[Top][All Lists]
[Date Prev][Date Next][Thread Prev][Thread Next][Date Index][Thread Index]
[Helpglpk] Re: SOS2 constraints in GLPK
From: 
Andrew Makhorin 
Subject: 
[Helpglpk] Re: SOS2 constraints in GLPK 
Date: 
Sat, 2 Jun 2007 12:44:28 +0400 
SOS2 (Special Ordered Set of Type 2) constraints are normally used to
model piecewise linear functions in (convex and nonconvex) separable
programming.
In general case a SOS2 constraint is completely defined by specifying
a set of variables { t1, t2, ..., tn }; it is equivalent to the
following three constraints:
t1, t2, ..., tn >= 0
t1 + t2 + ... + tn = 1
only one or two adjacent (i.e. t[i] and t[i+1]) can be nonzero
Let we need to model a piecewise linear function:
y = f(x)
specified by its node points (x1,y1), (x2,y2), ..., (xn,yn).
^ y
 (x3,y3)
 * *
 / \ / (xn,yn)
 / \ /
 * \ /
 / (x2,y2) *
 / ...
 /
 *
 (x1,y1)

+> x
The standard description based on SOS2 constraint is the following:
x = x1 * t1 + x2 * t2 + ... + xn * tn
y = y1 * t1 + y2 * t2 + ... + yn * tn
SOS2: { t1, t2, ..., tn }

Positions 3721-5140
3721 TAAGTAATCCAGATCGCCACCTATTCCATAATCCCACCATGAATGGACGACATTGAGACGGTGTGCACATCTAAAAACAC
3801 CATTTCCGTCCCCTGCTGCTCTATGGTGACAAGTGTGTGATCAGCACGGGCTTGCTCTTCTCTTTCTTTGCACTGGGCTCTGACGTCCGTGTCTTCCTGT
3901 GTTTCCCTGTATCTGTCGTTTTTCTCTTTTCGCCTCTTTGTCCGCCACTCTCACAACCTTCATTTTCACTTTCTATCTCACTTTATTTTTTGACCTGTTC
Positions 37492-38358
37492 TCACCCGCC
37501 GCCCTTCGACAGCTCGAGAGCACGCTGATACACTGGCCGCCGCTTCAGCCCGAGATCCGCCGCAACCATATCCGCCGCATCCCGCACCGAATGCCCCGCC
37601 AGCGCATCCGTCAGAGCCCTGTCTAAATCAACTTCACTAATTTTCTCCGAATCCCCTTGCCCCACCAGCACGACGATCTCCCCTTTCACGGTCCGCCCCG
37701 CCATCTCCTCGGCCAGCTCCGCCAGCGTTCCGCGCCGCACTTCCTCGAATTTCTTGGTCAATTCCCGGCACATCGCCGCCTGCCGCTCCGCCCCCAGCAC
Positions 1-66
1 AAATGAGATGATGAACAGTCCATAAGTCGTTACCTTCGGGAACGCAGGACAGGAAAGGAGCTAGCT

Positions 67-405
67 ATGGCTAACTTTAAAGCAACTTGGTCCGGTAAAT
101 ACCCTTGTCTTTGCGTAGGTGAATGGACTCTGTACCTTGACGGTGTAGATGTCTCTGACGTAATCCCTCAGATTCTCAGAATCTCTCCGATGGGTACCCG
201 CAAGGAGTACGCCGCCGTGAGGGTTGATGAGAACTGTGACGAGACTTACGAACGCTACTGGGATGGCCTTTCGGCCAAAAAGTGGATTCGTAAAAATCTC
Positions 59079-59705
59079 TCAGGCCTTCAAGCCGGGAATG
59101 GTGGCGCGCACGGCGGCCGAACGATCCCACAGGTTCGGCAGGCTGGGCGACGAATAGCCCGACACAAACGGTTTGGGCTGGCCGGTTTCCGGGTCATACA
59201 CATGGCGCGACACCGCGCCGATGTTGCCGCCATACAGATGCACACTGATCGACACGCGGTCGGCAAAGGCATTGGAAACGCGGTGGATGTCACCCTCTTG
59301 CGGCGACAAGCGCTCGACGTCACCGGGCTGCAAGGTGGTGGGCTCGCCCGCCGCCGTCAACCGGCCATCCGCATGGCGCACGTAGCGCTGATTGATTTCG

where SOS2 variables t1, t2, ..., tn play the role of interpolation
parameters.
Implementation of SOS2 constraints in the simplex method assumes an
additional rule to choose a variable to enter the basis. Namely, if
t[i] is basic, only t[i1] or t[i+1] can be basic, while other SOS2
variables have to be nonbasic (therefore, fixed at zero).
However, since the set of feasible solutions may be nonconvex, such
version of the simplex method allows obtaining only a local optimum.
SOS2 constraints are not implemented in GLPK, but a piecewise linear
function can be easily modeled through binary variables as follows.
Let z1, z2, ..., z[n1] be binary variables, where
z[i] = 1 means that x[i] <= x <= x[i+1] and y[i] <= y <= y[i+1]
Then
z[1] + z[2] + ... + z[n1] = 1
0 <= s[i] <= z[i] for i = 1, 2, ..., n1
x = x1 * z1 + (x2  x1) * s1 +
x2 * z2 + (x3  x2) * s2 +
. . .
x[i] * z[i] + (x[i+1]  x[i]) * s[i] +
. . .
x[n1] * z[n1] + (x[n]  x[n1]) * s[n1]
y = y1 * z1 + (y2  y1) * s1 +
y2 * z2 + (y3  y2) * s2 +
. . .
y[i] * z[i] + (y[i+1]  y[i]) * s[i] +
. . .
y[n1] * z[n1] + (y[n]  y[n1]) * s[n1]
The main advantage of this description is that the mip solver is always
able to find a global optimum.
If necessary, SOS2 constraints can be modeled independently on modeling
a piecewise linear function as follows.
Let { t1, t2, ..., tn } be a SOS2 constraint. Then its equivalent
description is the following:
z[1] + z[2] + ... + z[n1] = 1
0 <= s[i] <= z[i] for i = 1, 2, ..., n1
t1 = z1  s1
t2 = z2  s2 + s1
. . .
t[i] = z[i]  s[i] + s[i1]
. . .
t[n1] = z[n1]  s[n1] + s[n2]
t[n] = s[n1]
where z[1], ..., z[n1] are binary variables, and z[i] = 1 means that
only t[i] and t[i+1] are nonzero.
Andrew Makhorin
[Prev in Thread] 
Current Thread 
[Next in Thread] 
 [Helpglpk] Re: SOS2 constraints in GLPK,
Andrew Makhorin <=